Tag Archives: Steven Ley

4th Annual Uniqsis Flow Chemistry Symposium

Uniqsis British ConsulateBy no means am I a flow chemistry expert, but as probably the case for many other chemists, continuous processing has piqued my interest over the past few years. Continue reading

Challenges of Continuous Flow Chemistry

During the recent online seminar – Application of the ReactIR Flow Cell to Continous Processing Technology, Professor Steven Ley discussed the challenges of continuous flow chemistry.  According to Professor Ley, one of the main challenges of continuous flow chemistry is real-time inline reaction monitoring for gaining additional control over reactions, especially when dealing with multistep synthesis sequences.

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Let Chemists Do What Chemists Do Best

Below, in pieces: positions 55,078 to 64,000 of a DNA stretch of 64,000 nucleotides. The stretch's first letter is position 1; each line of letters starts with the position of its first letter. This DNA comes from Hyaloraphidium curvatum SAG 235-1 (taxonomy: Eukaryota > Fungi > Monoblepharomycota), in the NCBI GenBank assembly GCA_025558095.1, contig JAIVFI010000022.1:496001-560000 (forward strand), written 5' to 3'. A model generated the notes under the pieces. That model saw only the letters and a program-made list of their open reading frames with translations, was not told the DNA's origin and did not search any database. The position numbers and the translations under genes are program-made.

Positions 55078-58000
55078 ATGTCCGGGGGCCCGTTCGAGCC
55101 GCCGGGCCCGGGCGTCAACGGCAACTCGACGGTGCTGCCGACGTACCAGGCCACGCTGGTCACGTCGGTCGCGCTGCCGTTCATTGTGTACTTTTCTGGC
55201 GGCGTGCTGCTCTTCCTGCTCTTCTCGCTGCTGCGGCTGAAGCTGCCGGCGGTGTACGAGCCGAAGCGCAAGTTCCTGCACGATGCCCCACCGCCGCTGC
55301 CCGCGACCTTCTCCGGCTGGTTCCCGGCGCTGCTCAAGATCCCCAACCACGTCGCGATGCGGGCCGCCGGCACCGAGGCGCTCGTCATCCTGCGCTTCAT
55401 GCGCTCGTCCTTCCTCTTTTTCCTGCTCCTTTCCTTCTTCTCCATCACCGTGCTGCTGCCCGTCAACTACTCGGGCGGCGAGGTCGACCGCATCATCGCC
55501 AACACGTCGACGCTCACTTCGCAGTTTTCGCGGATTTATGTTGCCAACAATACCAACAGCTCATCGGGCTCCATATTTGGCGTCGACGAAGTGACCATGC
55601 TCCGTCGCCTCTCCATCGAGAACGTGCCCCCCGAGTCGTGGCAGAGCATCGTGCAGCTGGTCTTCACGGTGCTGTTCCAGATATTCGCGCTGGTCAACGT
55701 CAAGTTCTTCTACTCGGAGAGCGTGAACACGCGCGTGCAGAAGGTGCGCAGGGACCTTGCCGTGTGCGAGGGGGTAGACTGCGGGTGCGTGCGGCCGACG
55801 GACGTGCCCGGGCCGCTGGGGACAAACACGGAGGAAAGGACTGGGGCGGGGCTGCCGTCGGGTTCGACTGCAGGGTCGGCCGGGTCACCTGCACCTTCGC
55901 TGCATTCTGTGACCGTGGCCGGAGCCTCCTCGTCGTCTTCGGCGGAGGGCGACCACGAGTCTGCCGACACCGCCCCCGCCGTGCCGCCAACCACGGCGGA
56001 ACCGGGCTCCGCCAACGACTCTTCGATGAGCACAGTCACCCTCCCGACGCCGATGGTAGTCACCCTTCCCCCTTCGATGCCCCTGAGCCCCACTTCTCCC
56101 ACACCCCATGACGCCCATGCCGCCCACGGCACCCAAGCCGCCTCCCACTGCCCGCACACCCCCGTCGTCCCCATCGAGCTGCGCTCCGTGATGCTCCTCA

During the 2010 Fall American Chemical Society (ACS) meeting in Boston, Professor Steven V. Ley presented a novel approach to the use of flow chemistry as a synthetic technique. Continue reading

Benefits of Continuous Flow Chemistry

Benefits of Continuous Flow Chemistry

ThalesNano H-Cube for Continuous Flow Chemistry

At the recent 17th International Process Development Conference in Baltimore there was an excellent session discussing continuous flow chemistry. The desire to develop new and improved chemical processes that optimize the use of resources has facilitated a large amount of work in the development of Continuous Flow Reactor (CFR) technologies in recent years.

Modern flow reactors can deliver a number of distinct advantages over more traditional batch reactor technology. For example, reaction conditions that may be challenging to achieve in a batch reactor can be easier to achieve in a flow reactor. A good example is a reaction in which the temperature of the reaction far exceeds the boiling point of the solvent. This type of reaction can be easily run due to the flow reactor’s ability to contain pressure. (The ThalesNano’s H-Cube pictured above is a widely used CFR designed specifically to simplify screening and development of continuous hydrogenation reactions.) Continue reading